I recently had lunch with one of my players and we discussed the current state of our game (and he very kindly commented that I’ve been ignoring this site). Beyond the general consensus that people are having a good time and seem to be looking forward to each upcoming game session, the idea of momentum was briefly touched on. It got me to thinking. I’m currently running a lightly modified version of the 4E Tomb of Horrors. As a module, it plays quite a bit differently from what we’ve been doing. Over the past year or so of play, we’ve been very story focused. The mainline plot has gotten a lot of attention and has developed from a nascent threat against a few small villages into a full fledged regional destabilization. The group just reached level 11 and so far the threats they’ve faced feel about right to me. However, in The Tomb of Horrors, things are different. It’s not nearly as story driven. It’s really more of a set piece than a story, although there is some narrative behind it obviously. There is a reason for its existence and the powers behind it do create a sense of mystery (and a pretty serious problem) that needs to be solved. Now, keep in mind, this is a D&D “super” adventure. That means it’s one of those big, hardbound books, chock full of traps, combat, enemies and more. It’s meant to be run over a long period of time and across many levels. It ranges from Level 10 all the way to Level 22. The way we’ve been playing, that will take at least a year.
That brings me to my concern. How does one effectively maintain momentum for a singular storyline and plot for 11 levels of advancement, over a year of play and across close to 45 four+ hour sessions? While I’m excited to run such an epic arc, I’m honestly a little concerned about losing attention spans (including my own). I’ve not broken the entire thing down by session and have only quickly read the adventure. That being said, I’m not sure the break points are there in order to establish a sense of accomplishment (IMO players need to feel like they’ve achieved something nearly every session), while pushing the group ever forward. I’m thinking there may be some ennui that sets in after the first 20 or 30 rooms of puzzles and traps.
The original Tomb of Horrors was originally written as sort of tournament module for the very first Origins convention. Gygax wrote it personally to challenge the best players and to lay waste to those characters thought to be invincible. If you’ve ever played or read it, you’ll know that it could easily be resolved in a single sitting, frequently ending in a TPK. The modern 4E version is no such beast. It’s probably harder than most 4E modules (which is to say only somewhat easy) and has certain elements previously abandoned by 4E design. Those being: Points where progress halts without proper action by PLAYERS. Normal 4E design rarely requires the players to do anything, but rather requires skills from the characters and character sheets. However, in Tomb of Horrors there are places where advancement is impossible if players can’t figure something out. As the DM, you could easily hand wave these events, allowing progress based on appropriate skill checks, but in doing so you’d be ruining the point of the adventure. That is to challenge not only the characters, but the players themselves. Few puzzles in the game require skill checks (though many are made easier by them). Few can be solved purely by proper application of damage. In fact, some puzzles will be exacerbated by using standard 4E DPS techniques. This is truly an adventure written with the classical mindset of problem solving. But amazingly, it was written to be played over the course of dozens of sessions.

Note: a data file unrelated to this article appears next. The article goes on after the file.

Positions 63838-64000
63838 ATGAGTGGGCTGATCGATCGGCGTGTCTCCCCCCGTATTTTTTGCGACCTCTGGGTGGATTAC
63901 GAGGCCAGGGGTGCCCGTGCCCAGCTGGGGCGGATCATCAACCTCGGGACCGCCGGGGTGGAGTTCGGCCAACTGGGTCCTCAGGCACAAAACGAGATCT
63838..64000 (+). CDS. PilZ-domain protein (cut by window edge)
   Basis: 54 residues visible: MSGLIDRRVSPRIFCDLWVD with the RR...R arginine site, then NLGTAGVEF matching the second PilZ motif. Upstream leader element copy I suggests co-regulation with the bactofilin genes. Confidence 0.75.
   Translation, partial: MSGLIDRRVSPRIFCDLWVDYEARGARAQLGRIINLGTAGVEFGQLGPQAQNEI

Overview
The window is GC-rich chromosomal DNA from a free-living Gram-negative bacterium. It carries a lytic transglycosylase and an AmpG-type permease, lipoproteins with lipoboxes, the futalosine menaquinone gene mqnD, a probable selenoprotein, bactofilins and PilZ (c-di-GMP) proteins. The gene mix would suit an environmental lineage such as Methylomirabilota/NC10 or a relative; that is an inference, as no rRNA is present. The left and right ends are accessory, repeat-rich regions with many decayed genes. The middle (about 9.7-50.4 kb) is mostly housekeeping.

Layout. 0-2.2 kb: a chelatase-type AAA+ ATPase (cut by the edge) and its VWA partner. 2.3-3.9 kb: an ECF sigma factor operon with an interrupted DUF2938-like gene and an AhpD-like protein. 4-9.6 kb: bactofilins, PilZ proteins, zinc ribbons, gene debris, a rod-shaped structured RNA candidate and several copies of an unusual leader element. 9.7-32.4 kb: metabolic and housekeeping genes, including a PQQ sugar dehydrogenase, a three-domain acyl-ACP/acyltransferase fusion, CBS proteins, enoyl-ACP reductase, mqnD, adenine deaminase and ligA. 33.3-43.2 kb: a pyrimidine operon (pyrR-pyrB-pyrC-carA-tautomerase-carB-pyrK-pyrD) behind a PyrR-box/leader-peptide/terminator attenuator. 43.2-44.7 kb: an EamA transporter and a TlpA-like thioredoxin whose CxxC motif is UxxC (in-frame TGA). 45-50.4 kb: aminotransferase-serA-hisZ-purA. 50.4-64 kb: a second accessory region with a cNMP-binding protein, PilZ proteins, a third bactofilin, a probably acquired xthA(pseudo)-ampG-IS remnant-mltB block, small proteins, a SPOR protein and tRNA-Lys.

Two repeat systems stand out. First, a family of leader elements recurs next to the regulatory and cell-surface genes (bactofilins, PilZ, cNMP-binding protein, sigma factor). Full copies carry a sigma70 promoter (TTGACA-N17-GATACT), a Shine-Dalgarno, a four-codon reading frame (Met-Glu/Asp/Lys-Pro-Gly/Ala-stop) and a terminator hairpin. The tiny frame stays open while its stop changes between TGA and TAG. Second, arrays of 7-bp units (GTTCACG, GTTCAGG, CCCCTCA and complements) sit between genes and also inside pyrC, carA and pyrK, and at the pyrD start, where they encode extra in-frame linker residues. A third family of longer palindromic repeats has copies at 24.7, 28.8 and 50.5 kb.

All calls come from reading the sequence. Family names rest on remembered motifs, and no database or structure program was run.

So I have to figure out a way to maintain momentum over the next year. My players are very encouraging so I’m happy to try to make it work. But I have to think people will be bored of a singular storyline over such an extended time period. Which brings me back to my lunch meeting. In our discussion, we talked about side quests. In the past, I’ve presented quite a few to the group. On the rare occasion they would bite, but for the most part, they would smell any side quest and get the impression it was a diversion or a distraction from their main goal (sometimes they were and sometimes they were not). While I would normally commend such a strong focus, it can be a bit of a headache when you have some players looking to advance their characters storyline.
I guess this leads me to my next question. How does one motivate the players to engage in expository side quests while not losing site of the larger goals and story arc? Being a person who likes to plan but doesn’t like to let those plans ruin a perfectly good game, I hope to find these answers as we go. It might sound like a copout, but I think the best bet will be to present side quests with a little more force, making them seem just as relevant as the main storyline, even tying them into the main storyline if it can be done without overburdening it. While also picking the appropriate time and place to insert them. I need to be aware of lulls in the action or narrative development and drop them like a hot potato. But it can be hard to time things right. When you’re in the middle of an organic and expansive experience, you often find yourself noticing the perfect time right after it has passed.
And so I begin thinking about the next year. More than anything though, I need to stop and be thankful that I have a gaming group that I would even consider planning out that far. Most gaming groups I’ve been in have a shelf life of 3 weeks. Meaning, you can count on gaming for at least 3 more weeks at any given point. After that, you may or may not have a game going. I recognize that long stable campaigns can be the exception not the rule and I’m really happy to be part of that.